5 Facts about Child Poverty
Child poverty is a multifaceted issue whose impacts are far-reaching and pervasive. While adults may fall into poverty for a period of time, children in poverty are often trapped forever. Seldom are they able to start anew because their poverty that lasts a lifetime. Furthermore the depths of child poverty often lead to greater entrenchment in social inequality. Thus governments and individuals must commit to understanding and tackling global child poverty.
Child Poverty is real and it is poses a threat to millions of children. Here are 5 key facts about child poverty.
- According to UNICEF, 1 billion children are living in poverty throughout the world. Of these children, 121 million are out of education and 22,000 die due to poverty each day.
- 30% of the children in developing nations live on less than $1 a day. Of this 30%, 270 million children have no access to health care services.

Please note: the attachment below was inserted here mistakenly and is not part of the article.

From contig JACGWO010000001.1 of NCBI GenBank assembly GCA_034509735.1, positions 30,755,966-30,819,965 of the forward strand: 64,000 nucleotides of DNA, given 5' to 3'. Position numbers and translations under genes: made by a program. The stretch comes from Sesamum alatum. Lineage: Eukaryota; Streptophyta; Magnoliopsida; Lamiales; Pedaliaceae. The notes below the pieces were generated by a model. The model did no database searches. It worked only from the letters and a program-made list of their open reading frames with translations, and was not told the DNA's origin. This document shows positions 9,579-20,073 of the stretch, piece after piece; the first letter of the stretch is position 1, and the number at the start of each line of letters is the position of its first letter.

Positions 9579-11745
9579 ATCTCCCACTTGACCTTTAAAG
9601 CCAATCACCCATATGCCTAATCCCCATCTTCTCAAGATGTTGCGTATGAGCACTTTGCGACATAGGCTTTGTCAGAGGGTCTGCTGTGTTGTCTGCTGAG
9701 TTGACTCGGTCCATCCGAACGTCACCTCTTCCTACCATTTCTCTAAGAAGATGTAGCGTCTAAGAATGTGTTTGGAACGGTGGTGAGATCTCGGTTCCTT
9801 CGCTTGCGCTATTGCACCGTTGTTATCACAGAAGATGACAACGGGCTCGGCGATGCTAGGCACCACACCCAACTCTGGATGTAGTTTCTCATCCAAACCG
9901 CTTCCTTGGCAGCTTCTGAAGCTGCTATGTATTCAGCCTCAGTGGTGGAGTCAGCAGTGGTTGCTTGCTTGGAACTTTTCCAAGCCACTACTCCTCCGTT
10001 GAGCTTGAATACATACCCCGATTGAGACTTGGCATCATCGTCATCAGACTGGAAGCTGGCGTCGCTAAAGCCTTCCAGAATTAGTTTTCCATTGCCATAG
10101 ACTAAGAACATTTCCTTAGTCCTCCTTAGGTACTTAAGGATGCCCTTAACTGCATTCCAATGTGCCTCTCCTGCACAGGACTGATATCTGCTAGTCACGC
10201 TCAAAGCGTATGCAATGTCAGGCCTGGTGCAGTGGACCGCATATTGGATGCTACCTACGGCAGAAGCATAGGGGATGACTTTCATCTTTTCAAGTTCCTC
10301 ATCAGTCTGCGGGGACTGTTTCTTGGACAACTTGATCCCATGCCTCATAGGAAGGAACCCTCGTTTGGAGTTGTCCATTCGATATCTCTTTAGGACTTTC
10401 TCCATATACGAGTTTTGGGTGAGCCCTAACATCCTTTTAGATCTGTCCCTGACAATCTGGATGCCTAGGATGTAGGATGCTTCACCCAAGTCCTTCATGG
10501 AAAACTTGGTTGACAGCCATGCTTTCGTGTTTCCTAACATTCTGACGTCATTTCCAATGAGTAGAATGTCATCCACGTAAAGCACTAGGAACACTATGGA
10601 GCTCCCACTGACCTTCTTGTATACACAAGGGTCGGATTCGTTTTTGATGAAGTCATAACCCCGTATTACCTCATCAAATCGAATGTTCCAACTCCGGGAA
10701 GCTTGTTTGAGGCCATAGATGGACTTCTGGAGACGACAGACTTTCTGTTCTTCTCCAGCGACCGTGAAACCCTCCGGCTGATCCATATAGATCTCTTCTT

- The result of this dangerous poverty is extreme malnourishment. 27-28% of all children in developing countries are underweight or stunted in growth. In 2011 alone, 165 million children under the age of 5 were stunted due to hunger and starvation.
- Child poverty does not only affect developing nations. In a report by the United Nations Children’s Fund, the United States ranks 34th amongst 35 countries examined for child poverty rates. In fact more than one in five American children live below the poverty line today.
- Sadly, the Millennium Development goal to halve the proportion of underweight children will not be reached if current trends continue. The mark will be missed by 30 million children due in large part to slow progress in Southern Asia and Sub-Saharan Africa.
Though these facts are bleak, the truth is that child poverty can be fought. For example, in the year 2000 it would have cost an estimated $6 billion a year to place every child in school. Though the cost may have fluctuated since then, such a seemingly large amount was only a tiny fraction of how much the world spent on weapons alone. Eliminating child poverty is indeed a feasible goal.
– Grace Zhao
Sources: Global Issues, UNICEF, Do Something, The Washington Post
Photo: Wikimedia Commons